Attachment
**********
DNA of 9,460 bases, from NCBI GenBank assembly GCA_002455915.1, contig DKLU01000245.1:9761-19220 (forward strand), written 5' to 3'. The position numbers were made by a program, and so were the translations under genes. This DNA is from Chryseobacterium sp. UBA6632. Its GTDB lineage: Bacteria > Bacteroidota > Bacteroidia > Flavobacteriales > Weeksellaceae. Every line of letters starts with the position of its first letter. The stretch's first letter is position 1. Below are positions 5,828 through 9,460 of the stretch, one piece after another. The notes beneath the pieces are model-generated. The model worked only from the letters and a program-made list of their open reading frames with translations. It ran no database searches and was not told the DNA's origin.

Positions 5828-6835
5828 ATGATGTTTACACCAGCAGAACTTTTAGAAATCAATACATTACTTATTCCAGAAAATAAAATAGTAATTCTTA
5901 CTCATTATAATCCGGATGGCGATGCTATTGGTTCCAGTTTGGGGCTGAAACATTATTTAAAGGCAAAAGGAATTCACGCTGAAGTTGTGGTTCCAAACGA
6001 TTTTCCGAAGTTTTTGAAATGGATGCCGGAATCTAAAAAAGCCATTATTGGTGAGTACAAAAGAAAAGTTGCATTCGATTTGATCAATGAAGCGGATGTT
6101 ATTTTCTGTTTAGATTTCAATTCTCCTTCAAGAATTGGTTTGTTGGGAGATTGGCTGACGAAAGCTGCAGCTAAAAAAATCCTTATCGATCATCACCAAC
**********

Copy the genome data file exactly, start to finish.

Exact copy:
DNA of 9,460 bases, from NCBI GenBank assembly GCA_002455915.1, contig DKLU01000245.1:9761-19220 (forward strand), written 5' to 3'. The position numbers were made by a program, and so were the translations under genes. This DNA is from Chryseobacterium sp. UBA6632. Its GTDB lineage: Bacteria > Bacteroidota > Bacteroidia > Flavobacteriales > Weeksellaceae. Every line of letters starts with the position of its first letter. The stretch's first letter is position 1. Below are positions 5,828 through 9,460 of the stretch, one piece after another. The notes beneath the pieces are model-generated. The model worked only from the letters and a program-made list of their open reading frames with translations. It ran no database searches and was not told the DNA's origin.

Positions 5828-6835
5828 ATGATGTTTACACCAGCAGAACTTTTAGAAATCAATACATTACTTATTCCAGAAAATAAAATAGTAATTCTTA
5901 CTCATTATAATCCGGATGGCGATGCTATTGGTTCCAGTTTGGGGCTGAAACATTATTTAAAGGCAAAAGGAATTCACGCTGAAGTTGTGGTTCCAAACGA
6001 TTTTCCGAAGTTTTTGAAATGGATGCCGGAATCTAAAAAAGCCATTATTGGTGAGTACAAAAGAAAAGTTGCATTCGATTTGATCAATGAAGCGGATGTT
6101 ATTTTCTGTTTAGATTTCAATTCTCCTTCAAGAATTGGTTTGTTGGGAGATTGGCTGACGAAAGCTGCAGCTAAAAAAATCCTTATCGATCATCACCAAC